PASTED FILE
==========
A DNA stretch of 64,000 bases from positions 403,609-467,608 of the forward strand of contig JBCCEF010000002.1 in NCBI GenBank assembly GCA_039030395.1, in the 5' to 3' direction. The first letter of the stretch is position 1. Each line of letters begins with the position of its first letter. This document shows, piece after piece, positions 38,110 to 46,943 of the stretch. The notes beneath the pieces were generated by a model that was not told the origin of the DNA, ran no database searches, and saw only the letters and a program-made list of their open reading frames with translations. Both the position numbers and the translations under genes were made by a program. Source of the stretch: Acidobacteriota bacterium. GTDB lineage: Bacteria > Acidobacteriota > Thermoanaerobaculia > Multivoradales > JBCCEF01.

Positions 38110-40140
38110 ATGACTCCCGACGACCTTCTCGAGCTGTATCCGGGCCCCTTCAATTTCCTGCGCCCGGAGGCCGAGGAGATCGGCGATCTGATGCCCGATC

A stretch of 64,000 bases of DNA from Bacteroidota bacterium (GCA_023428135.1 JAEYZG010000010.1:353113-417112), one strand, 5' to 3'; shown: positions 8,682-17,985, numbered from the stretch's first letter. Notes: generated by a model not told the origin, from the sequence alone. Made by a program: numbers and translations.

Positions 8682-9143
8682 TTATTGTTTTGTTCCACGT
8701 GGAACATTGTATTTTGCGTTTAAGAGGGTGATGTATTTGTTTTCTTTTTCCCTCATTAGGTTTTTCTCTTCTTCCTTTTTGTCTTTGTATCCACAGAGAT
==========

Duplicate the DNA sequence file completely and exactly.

A DNA stretch of 64,000 bases from positions 403,609-467,608 of the forward strand of contig JBCCEF010000002.1 in NCBI GenBank assembly GCA_039030395.1, in the 5' to 3' direction. The first letter of the stretch is position 1. Each line of letters begins with the position of its first letter. This document shows, piece after piece, positions 38,110 to 46,943 of the stretch. The notes beneath the pieces were generated by a model that was not told the origin of the DNA, ran no database searches, and saw only the letters and a program-made list of their open reading frames with translations. Both the position numbers and the translations under genes were made by a program. Source of the stretch: Acidobacteriota bacterium. GTDB lineage: Bacteria > Acidobacteriota > Thermoanaerobaculia > Multivoradales > JBCCEF01.

Positions 38110-40140
38110 ATGACTCCCGACGACCTTCTCGAGCTGTATCCGGGCCCCTTCAATTTCCTGCGCCCGGAGGCCGAGGAGATCGGCGATCTGATGCCCGATC

A stretch of 64,000 bases of DNA from Bacteroidota bacterium (GCA_023428135.1 JAEYZG010000010.1:353113-417112), one strand, 5' to 3'; shown: positions 8,682-17,985, numbered from the stretch's first letter. Notes: generated by a model not told the origin, from the sequence alone. Made by a program: numbers and translations.

Positions 8682-9143
8682 TTATTGTTTTGTTCCACGT
8701 GGAACATTGTATTTTGCGTTTAAGAGGGTGATGTATTTGTTTTCTTTTTCCCTCATTAGGTTTTTCTCTTCTTCCTTTTTGTCTTTGTATCCACAGAGAT